Annular Sector Heat Transfer Facility
The thermal performance of cooling systems for high-pressure nozzle guide vanes (HPNGVs) is typically assessed at engine conditions using a thermal-paint-test engine as part of the engine certification process. Such tests are generally restricted to final qualification of cooling systems before production. Promising cooling systems with some element of design risk (lower TRL) would not normally be tested in engine products. This extends the time required for new technology to enter service engines.
The continuing maturation of metal laser-sintering technology (DMLS) and the ability to reproduce thermal-paint test conditions in the laboratory environment presents two opportunities: firstly supplementing thermal paint test engines to de-risk the engine design process with additional tests during the engine development programme; and secondly the chance to test promising designs of lower TRL to accelerate the rate at which technology is transitioned from research into engine products.
The Annular Sector Heat Transfer Facility (Sector Facility) at the University of Oxford, operates using engine-realistic geometry, and at correct M, Re and coolant-to-mainstream pressure ratio. We have demonstrated that it is possible to assess the overall thermal performance of laser-sintered and conventionally cast parts, and to scale between the results. Using techniques developed in the facility the first openly reported thermal assessment of an entire laser-sintered vane at sufficiently engine-realistic conditions to support the use of laser-sintered components as a developmental tool within the design optimisation process has been presented.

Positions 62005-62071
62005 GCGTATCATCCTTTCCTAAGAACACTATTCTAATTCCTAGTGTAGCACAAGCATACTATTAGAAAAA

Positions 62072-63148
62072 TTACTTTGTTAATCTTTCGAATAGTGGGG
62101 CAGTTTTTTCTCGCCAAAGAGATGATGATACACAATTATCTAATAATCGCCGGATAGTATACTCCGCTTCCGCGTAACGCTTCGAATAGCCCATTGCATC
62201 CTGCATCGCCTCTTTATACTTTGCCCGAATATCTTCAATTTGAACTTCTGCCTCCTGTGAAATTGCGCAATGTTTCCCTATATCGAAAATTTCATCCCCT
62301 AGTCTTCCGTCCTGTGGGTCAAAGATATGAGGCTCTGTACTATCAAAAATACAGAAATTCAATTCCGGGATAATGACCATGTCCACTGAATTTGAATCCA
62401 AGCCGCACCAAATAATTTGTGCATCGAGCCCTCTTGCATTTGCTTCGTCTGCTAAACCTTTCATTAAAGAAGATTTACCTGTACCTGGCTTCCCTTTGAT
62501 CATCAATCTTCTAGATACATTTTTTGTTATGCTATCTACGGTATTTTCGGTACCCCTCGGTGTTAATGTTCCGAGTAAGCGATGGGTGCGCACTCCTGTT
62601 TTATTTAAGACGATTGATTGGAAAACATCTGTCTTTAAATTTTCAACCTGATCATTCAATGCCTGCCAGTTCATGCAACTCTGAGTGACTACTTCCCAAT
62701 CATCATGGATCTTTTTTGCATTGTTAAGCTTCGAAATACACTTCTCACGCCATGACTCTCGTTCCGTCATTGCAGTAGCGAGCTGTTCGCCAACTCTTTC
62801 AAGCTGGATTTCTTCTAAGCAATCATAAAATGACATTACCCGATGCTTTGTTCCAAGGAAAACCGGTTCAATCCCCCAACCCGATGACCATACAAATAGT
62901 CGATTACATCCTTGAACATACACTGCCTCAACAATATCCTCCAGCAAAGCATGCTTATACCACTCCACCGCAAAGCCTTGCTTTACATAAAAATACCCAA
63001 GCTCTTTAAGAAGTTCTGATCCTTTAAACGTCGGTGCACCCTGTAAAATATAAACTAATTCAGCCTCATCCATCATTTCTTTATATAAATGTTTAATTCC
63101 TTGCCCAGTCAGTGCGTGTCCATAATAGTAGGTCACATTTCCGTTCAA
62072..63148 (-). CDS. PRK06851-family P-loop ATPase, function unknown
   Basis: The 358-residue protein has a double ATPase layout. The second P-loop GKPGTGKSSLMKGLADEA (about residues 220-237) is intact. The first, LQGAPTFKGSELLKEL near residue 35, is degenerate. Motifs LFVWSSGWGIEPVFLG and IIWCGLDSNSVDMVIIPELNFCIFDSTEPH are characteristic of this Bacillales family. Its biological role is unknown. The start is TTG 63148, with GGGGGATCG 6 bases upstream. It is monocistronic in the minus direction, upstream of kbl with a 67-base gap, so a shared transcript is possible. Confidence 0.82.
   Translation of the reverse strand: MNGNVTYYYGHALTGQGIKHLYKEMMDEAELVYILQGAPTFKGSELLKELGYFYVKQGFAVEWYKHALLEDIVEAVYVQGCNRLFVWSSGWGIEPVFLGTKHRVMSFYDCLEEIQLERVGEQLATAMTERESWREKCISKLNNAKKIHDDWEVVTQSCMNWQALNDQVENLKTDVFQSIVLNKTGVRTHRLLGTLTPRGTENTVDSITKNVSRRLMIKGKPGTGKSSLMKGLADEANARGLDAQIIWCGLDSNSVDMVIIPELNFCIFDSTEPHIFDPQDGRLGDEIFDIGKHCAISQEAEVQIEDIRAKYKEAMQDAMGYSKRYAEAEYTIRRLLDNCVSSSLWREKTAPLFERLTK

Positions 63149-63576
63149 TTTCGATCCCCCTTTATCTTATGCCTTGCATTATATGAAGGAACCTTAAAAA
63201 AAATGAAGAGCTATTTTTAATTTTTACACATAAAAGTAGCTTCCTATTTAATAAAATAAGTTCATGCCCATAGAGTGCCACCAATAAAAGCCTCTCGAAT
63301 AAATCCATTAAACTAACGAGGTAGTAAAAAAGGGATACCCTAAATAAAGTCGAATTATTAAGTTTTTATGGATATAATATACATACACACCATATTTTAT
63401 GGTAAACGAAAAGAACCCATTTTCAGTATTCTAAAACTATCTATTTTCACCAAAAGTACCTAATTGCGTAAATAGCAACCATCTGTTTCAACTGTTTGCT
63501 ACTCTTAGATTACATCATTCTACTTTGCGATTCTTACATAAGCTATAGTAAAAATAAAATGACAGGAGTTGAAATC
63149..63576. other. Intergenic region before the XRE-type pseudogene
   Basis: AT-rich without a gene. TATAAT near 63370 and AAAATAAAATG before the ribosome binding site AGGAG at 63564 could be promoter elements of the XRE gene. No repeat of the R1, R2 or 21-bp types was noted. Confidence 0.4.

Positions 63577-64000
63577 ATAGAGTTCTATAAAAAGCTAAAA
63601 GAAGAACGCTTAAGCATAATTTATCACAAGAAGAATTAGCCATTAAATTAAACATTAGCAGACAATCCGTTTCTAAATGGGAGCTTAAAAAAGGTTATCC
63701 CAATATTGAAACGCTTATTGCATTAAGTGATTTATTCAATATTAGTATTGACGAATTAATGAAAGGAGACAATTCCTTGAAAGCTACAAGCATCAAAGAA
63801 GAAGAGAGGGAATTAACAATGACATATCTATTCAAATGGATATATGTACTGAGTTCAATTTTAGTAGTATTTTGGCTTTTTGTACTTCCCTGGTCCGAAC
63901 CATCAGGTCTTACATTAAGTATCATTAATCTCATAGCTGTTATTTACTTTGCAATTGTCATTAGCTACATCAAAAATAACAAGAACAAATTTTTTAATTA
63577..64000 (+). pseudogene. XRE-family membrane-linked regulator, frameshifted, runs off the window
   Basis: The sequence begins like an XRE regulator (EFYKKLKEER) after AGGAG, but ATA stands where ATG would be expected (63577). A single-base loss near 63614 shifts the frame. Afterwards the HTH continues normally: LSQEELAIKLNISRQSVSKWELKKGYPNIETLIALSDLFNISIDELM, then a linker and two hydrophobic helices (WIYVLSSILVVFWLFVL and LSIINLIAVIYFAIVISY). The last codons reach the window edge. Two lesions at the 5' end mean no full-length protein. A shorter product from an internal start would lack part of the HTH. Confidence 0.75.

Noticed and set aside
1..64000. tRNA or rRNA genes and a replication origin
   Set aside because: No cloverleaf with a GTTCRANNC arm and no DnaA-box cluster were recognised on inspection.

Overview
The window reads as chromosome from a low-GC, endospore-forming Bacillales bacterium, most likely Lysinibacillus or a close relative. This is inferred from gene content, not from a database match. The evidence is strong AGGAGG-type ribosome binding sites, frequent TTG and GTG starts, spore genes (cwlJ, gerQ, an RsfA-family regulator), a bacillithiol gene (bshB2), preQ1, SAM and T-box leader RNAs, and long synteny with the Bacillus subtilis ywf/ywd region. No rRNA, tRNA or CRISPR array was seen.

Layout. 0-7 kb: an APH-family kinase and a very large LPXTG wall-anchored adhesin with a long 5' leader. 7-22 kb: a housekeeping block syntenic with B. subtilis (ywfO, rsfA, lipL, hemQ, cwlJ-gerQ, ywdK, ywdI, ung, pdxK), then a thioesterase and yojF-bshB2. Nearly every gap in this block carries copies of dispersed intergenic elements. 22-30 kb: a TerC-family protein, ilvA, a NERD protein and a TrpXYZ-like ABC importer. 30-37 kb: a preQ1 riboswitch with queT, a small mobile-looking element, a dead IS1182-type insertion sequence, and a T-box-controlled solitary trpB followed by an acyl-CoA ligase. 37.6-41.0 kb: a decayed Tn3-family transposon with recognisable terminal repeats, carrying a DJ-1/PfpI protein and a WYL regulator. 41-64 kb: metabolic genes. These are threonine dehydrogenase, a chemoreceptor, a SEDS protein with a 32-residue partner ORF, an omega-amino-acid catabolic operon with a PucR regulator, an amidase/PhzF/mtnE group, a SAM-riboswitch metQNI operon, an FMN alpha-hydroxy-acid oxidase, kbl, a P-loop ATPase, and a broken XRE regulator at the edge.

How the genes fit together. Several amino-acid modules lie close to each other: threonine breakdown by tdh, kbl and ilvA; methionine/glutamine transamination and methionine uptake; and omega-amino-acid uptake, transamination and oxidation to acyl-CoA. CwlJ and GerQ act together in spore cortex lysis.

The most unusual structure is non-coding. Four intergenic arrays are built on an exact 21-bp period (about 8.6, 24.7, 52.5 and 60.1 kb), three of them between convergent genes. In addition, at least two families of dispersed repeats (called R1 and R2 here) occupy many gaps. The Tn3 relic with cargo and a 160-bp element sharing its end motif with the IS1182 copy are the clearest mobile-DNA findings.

A number of promising next-generation cooling systems have previously been investigated and developed in the Sector Facility, e.g., dendritic cooling systems  and reverse-pass cooling systems based on the ideas in . The facility has also been used to conduct comprehensive parametric studies, of, for example, coolant mass flow rate.
 Luque, S., Batstone, J., Gillespie, D.R.H., Povey, T., and Romero, E., 2014, “Full Thermal Experimental Assessment of a Dendritic Turbine Vane Cooling Scheme,” 136.
 Kirollos, B., and Povey, T., 2014, “Reverse-Pass Cooling Systems for Improved Performance,” Journal of Turbomachinery, 136.
 Kirollos, B., Povey, T., 2017, “Method for Accurately Evaluating Flow Capacity of Individual Film-Cooling Rows of Engine Components” ASME Journal of Turbomachinery, Vol. 139, 111004, doi: 10.1115/1.4037028.
The group also performs theoretical work on cooling system optimisation (, )